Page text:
Johann Ludwig Redwine, Sr., arrived on the ship "Osgood" in 1750, and there was a man on that ship named Gottlieb Mittelberger who wrote a journal about the trip. This is very interesting, and it will certainly make you appreciate the times we are living in today. A copy of this journal has been printed in book form and is located in the Library of Congress.
A transcription of the first chapter of this diary is now on the internet, courtesy of Imogene Bennett. This is the part that tells about the travels of the ship "Osgood" and what life aboard the ship was like when Johann Ludwig Redwine, Sr. came over from Germany. Imogene also has a complete listing of the passengers as well as where some originated and where they eventually settled. But she says those parts are far from complete, as this can be a tedious job to track down the place of origin and the place each settled in the U.S. after arrival. They came from many different places of origin. It appears that only Johann Ludwig Redwine, Sr. and family were from Freckenfeld, Germany. Gottlieb Mittelberger became disenchanted with America and returned to Germany in October 1754, then wrote the book in 1756 trying to discourage others who might think about leaving. Perhaps the trip wasn't as bad as he has painted in the first chapter, but regardless, it makes us appreciate our Ludwig Redwine. The hardships he went through to get here are beyond comprehension. There is even mention of transporting a large organ for use in the U.S. This was not an easy feat for the 1750s. The journal was translated into English by Carl Theo. Eben in 1898. Click on the following link to view Gottlieb Mittelberger's Journey to Pennsylvania in 1750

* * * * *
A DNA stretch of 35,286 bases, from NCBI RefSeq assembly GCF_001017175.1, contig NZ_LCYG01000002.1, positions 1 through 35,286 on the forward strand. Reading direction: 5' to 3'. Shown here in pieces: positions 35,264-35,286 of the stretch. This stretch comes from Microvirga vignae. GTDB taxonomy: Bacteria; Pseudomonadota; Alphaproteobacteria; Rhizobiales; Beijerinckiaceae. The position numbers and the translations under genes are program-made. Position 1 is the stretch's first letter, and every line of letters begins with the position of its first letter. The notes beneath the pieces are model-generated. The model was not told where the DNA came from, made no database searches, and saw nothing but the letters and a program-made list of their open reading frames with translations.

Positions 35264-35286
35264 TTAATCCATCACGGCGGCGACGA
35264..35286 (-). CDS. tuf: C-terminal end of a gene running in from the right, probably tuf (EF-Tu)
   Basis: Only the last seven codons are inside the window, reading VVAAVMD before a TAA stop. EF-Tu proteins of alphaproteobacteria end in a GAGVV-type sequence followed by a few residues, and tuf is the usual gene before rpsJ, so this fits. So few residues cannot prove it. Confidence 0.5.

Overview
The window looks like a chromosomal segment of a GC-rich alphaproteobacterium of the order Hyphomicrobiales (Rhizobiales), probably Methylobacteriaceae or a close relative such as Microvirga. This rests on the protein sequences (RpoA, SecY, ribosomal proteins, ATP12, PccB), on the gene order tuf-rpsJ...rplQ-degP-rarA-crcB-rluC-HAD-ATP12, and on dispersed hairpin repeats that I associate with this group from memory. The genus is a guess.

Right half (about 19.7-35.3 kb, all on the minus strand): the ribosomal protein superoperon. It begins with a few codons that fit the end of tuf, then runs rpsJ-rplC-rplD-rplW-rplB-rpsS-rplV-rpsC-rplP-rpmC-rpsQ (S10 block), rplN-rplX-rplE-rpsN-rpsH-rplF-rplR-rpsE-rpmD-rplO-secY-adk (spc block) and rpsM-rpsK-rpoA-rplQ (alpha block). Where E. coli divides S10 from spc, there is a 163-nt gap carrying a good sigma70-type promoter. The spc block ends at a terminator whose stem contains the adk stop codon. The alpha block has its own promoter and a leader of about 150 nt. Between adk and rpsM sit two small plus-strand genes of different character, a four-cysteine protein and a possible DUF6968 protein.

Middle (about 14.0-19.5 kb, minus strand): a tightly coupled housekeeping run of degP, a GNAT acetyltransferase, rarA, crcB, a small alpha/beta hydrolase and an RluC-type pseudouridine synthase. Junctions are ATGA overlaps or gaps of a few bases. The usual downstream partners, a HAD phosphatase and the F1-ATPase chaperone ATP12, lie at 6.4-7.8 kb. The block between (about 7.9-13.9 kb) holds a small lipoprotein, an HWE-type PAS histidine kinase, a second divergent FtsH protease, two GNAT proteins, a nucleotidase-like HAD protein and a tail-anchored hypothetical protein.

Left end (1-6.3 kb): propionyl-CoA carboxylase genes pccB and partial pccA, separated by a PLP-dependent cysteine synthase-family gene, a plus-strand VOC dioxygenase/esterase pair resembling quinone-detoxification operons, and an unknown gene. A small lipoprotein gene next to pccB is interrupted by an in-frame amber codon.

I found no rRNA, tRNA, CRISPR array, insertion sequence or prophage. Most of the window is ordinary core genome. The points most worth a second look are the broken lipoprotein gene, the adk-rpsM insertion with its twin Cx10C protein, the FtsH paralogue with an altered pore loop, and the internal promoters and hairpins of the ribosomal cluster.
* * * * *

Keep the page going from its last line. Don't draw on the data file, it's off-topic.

Because of my great interest in the American Revolution, I am wondering if Johann Ludwig, Redwine, Jr., also known as Lewis Redwine could have been a soldier or patriot of the American Revolution. He was the right age. Jacob Redwine, his brother, was a soldier in the Revolutionary War.
Here is my REDWINE lineage as far as can be determined (Tex Dick and others are still researching this line):
I am now the list manager for the REDWINE E-mail List on Rootsweb as well as the REDWINE Message Board on Rootsweb. The Redwine e-mail list was originally started by Tex Dick, who is still an active part of the list and continues to do Redwine research. THANK YOU, Tex, for all your assistance with the Redwines over the years.